Mohamed Salah: The pacy Egyptian winger, who we discuss in depth as part of our prospecting the prospect series represents another very strong option in the Liverpool midfield. Despite being another Chelsea cast off from a couple of seasons, this should definitely not be treated as a black mark seeing as he enjoys such illustrious company as Romelu Lukaku and KDB. Much is expected from the 25 year old. Though his new manager chose to emphasise his versatility he will most likely will play on the wing with Sadio Mane expected to play on the other side. His return of 15 goals and 11 assists in Serie A last season was extremely impressive, however he will have a new challenge in trying to replicate this form in the PL. Many other Serie A exports have struggled previously so there is a danger that his explosive pace may be more commonplace in the Premier League, however at 9.0 (0.5 cheaper than Mane) but with a similar skill set, he could still be a canny punt.
Nathaniel Clyne: somewhat under the radar this season, especially with Milner’s reclassification as a defender, he remains Liverpool’s first choice right back. With an ownership of 3.6%, many seem to not consider Clyne at this moment a worthy investment at 5.5. Liverpool have developed a reputation of being leaky at the back, but Clyne has managed double figures in clean sheets for the last four seasons and many will remember his top performing season when he played at Southampton in 2014/15 where he scored 2 goals, got 2 assists and secured 13 clean sheets, securing a return of 142 points, which would be the joint 4th highest defender score had it been this season. If Liverpool succeed in buying another defender this summer (such as a certain lanky Dutchman playing near the Solent) then we may see a more solid defence for the club which may see him (bearing in mind the offensive ability, too) begin to enter our thoughts.
Adam Lallana: It would have been easy to select the injury-prone Daniel Sturridge in this classification and I have discussed him before as one of this year’s falling stars. However, my selection is Adam Lallana, which perhaps is slightly more dangerous, considering he finished the season with a respectable 139 points and a return of 8 goals and 7 assists. However, with the signing of Mohamed Salah, Lallana’s place within the team is under threat. Klopp will likely have an attacking front 4 of Coutinho, Salah, Firmino and Mane and with that kind of challenge in the more attacking berth, Lallana may be pushed deeper and will be challenging the likes of Wijnaldum, Can and Henderson for a position in the centre of midfield. He’s a ‘favourite’ of Klopp, but he may be limited to cup games and substitute appearances for some parts of the season.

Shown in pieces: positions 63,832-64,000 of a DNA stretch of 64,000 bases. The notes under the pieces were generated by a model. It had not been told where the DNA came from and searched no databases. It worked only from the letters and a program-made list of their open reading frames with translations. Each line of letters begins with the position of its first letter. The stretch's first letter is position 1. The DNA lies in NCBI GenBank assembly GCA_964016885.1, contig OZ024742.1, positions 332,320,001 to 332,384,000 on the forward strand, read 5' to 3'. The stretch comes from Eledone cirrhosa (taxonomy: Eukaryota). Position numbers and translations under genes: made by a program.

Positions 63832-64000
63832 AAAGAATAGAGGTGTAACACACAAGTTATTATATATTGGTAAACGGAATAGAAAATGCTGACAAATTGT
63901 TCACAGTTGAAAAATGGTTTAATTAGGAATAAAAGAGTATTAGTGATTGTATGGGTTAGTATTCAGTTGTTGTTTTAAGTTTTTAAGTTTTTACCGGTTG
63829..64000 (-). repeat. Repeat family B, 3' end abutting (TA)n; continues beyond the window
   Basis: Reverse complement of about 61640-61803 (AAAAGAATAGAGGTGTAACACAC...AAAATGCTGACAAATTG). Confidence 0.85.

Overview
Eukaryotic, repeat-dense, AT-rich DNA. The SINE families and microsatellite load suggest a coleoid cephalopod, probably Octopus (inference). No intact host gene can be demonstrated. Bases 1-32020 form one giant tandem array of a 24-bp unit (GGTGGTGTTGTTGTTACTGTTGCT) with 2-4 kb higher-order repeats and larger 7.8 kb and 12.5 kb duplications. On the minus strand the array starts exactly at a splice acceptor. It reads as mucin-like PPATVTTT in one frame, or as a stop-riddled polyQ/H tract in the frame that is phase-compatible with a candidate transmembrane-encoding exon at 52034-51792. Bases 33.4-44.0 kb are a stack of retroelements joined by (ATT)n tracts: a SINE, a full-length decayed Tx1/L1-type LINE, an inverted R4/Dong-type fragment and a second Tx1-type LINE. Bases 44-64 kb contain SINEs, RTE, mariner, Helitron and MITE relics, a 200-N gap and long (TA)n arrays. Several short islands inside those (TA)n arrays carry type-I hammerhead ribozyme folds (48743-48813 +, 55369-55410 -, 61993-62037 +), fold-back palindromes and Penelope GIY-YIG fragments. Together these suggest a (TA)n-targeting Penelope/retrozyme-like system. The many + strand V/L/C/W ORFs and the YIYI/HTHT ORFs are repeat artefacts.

Expect goals aplenty from Liverpool next season, but a selection headache for FPL managers once again as to who will be scoring the goals. In this way, they’re a little like Spurs with Kane, Alli and Eriksen, except by owning Kane you tend to be able to soak up the output of the two others. Arguably at the moment for Liverpool that Kane-equivalent isn’t clear, which is why we use the analogy of the red roulette wheel.
Another point is that, with Champions League involvement, it is likely to result in heavy rotation with everyone in the team having a chance to get some minutes, with the manager threatening as much according to some news outlets. The qualifiers being straddling the opening 3 Gameweeks might mean their attention is diverted elsewhere, potentially something that should be factored in to our thinking; will the likes of Mane, returning from injury, be risked in the league or will their regained fitness be protected for European football?
In terms of defensive assets much depends on whether they can acquire another quality centre back to partner Joel Matip. If they can secure van Dijk, he would be a fantastic pickup at 5.5. If they do not manage to buy a defender in the transfer window, then I expect them to continue to concede as Dejan Lovren doesn’t appear comfortable enough on the ball and makes too many mistakes.
Overall, we will likely see another campaign for Liverpool where the potential to challenge for the title is there but they ultimately fall short and settle for a Champions League spot. As for how I am approaching them, I am not certain about owning more than one Liverpool asset at the moment: I like Coutinho, but budget is stretched as I’m currently looking to fit KDB in as well, which may see, especially if he’s out, Milner downgraded to Clyne. GW1-2 are good fixtures but the risk of rotation due to the Champions League qualifiers causes my uncertainty.